Well, the Mayor-elect is making a start doing just that with a hiring announcement on Monday.
Marking what he calls a "significant break from the insider decision-making process" of decades past, Carter has launched a push to attract "diverse talent" to take up key roles within his administration.
There will be, he says, a more transparent hiring process than usual, with recommendations made to him by 10 separate panels of "community members, policy experts, and civic leaders." Those panels will review candidates for director-level positions within City Hall.
These include positions for city attorney, and directors for the Public Works, Planning and Economic Development, HR, Technology and Communications, and Library departments.
Oh, and a new director for the Parks and Recreation Department.
"This approach to hiring will ensure that a diverse, community-centered group of voices lead in the selection of these crucial positions to guide the future of Saint Paul," a release from the Carter camp says.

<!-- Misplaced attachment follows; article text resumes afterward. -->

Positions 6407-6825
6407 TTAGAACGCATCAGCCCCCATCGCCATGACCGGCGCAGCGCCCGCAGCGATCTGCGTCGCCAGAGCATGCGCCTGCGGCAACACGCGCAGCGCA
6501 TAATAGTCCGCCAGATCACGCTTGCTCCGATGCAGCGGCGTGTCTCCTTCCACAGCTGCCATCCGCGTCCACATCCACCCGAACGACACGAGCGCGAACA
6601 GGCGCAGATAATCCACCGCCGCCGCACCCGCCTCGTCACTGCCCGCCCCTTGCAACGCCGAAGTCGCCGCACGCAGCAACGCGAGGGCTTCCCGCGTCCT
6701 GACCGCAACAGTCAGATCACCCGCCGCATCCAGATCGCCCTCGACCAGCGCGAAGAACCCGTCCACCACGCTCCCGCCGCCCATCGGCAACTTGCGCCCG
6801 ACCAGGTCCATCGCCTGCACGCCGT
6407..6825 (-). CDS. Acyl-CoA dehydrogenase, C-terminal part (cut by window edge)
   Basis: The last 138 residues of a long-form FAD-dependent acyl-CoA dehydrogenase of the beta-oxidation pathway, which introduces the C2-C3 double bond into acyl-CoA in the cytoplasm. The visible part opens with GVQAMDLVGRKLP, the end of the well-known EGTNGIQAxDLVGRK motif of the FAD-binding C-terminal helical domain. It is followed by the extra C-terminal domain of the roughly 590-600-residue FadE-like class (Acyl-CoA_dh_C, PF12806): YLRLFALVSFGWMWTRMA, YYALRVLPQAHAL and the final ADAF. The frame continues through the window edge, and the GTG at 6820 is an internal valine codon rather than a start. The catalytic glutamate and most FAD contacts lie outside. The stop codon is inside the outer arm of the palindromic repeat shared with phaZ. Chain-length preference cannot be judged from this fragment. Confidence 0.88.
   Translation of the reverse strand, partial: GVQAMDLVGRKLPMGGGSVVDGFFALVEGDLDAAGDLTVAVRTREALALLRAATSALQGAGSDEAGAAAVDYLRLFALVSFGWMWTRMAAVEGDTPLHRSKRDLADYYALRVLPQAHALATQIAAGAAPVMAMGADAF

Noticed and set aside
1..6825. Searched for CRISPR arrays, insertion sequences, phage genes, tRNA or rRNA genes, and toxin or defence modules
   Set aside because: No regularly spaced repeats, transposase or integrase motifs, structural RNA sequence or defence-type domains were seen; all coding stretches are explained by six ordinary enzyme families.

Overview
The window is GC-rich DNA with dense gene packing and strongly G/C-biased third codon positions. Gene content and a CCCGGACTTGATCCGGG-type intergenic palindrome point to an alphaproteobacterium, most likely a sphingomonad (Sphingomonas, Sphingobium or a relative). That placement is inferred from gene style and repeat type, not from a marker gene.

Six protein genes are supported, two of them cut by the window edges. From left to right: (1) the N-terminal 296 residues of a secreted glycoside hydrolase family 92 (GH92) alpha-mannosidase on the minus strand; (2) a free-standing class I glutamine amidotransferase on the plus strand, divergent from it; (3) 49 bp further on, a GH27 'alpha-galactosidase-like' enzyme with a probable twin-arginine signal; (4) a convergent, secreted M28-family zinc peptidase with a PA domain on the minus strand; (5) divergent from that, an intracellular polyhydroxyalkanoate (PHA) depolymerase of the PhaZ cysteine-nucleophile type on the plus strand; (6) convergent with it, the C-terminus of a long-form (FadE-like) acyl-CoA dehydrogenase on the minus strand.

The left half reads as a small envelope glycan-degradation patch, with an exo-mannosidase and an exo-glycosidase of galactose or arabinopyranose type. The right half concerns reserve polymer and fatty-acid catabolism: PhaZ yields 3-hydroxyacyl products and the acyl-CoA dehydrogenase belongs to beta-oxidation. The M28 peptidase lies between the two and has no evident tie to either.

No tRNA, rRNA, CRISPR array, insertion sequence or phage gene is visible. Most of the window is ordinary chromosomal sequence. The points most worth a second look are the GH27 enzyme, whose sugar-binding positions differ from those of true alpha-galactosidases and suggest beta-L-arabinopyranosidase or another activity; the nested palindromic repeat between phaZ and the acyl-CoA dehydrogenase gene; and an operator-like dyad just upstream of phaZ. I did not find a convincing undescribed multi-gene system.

It follows a campaign in which Carter said he wants to see growth in St. Paul "reach all corners of our city," and is in favor of a more diversified local government – particularly within the police department.
“To build a Saint Paul that works for all of us, City Hall must reflect and respond to everyone who calls our city home,” Carter said in a news release.
"This new community hiring effort delivers on the change that Saint Paul residents are seeking. I encourage all interested candidates to submit their resumes for consideration as we begin building a city that works better for all of us.”
Carter, who takes over from current mayor Chris Coleman in January, last week hired Jaime Tincher, Gov. Mark Dayton's chief of staff, to be his deputy mayor and lead his transition team.
Carter's news release notes Tincher led similar community hiring panels to boost diversity in executive positions while working at the governor's office.